Biweekly individual meetings often hit the sweet spot for many workers. They’re frequent enough so questions and concerns don’t get forgotten, but not so frequent that they feel like micromanagement. During these sessions, ask about individual and group tasks, stumbling blocks, and suggestions for improvement. Work on establishing trust as much as displaying empathy and attentiveness.
3. Set Clear Expectations
It’s much easier for team members to find themselves on different pages than you might think. Remote and hybrid employees are especially vulnerable to this. When employees are out of sight and out of mind, they’re more likely to become isolated. They may start to feel out of touch with the rest of the group and like they’re working in a vacuum. Data silos might form between team members with similar personalities, backgrounds, or work perspectives and others of a different temperament.
Project management software will help overcome some of this, but it’s critical to set clear project scopes and expectations. A software development team has to work within established and centralized guidelines to be effective. Determine the project’s scope, such as desired functionalities and features, as a group. Define a timeline for individual stages and deliverables. You might also want to define a minimum viable product to allow for flexibility.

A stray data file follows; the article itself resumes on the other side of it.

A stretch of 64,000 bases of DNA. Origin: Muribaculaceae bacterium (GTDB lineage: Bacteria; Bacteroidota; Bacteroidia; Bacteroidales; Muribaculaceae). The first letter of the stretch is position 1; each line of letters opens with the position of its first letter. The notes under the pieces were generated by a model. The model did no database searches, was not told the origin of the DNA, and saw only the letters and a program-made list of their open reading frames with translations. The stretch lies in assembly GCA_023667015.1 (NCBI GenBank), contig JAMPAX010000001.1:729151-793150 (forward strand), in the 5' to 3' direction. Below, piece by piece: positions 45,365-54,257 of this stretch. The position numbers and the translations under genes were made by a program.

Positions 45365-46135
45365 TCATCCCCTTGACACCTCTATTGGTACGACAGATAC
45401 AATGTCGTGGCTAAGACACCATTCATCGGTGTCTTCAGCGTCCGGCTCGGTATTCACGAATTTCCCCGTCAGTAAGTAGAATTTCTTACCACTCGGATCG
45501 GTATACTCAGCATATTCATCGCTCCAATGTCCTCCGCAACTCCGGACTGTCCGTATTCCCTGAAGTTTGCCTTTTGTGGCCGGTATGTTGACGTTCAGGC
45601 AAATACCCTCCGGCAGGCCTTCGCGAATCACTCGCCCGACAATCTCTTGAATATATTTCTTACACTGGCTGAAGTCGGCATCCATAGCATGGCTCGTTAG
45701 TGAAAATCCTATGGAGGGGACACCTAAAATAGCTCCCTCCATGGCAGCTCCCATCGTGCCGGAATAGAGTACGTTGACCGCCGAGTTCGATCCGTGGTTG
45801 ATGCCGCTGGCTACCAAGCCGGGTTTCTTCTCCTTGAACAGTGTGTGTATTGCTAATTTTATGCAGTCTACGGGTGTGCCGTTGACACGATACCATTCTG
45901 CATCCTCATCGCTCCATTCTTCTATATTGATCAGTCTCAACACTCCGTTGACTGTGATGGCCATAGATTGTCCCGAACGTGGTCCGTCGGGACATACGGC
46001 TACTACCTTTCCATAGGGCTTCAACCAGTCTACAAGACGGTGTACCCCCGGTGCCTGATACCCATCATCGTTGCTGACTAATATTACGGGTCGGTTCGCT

4. Be Mindful of Workloads
Managers don’t control the size and makeup of the teams they inherit. Leaders also can’t predetermine the projects their teams are already working on. But what new managers can do is assess what’s currently on everyone’s plates and the skill set of each direct report. They can then look for ways to balance and match assignments according to strengths and priorities.
Having the wrong team size for projects is one of the reasons why software development projects fail. When teams are too small, workloads become excessive, and engineers become vulnerable to burnout. Adding too many developers to a project results in wasted resources and drives up costs. So ask your team for feedback about whether current workloads and deadlines are realistic. If they aren’t, advocate for more resources and time to complete projects.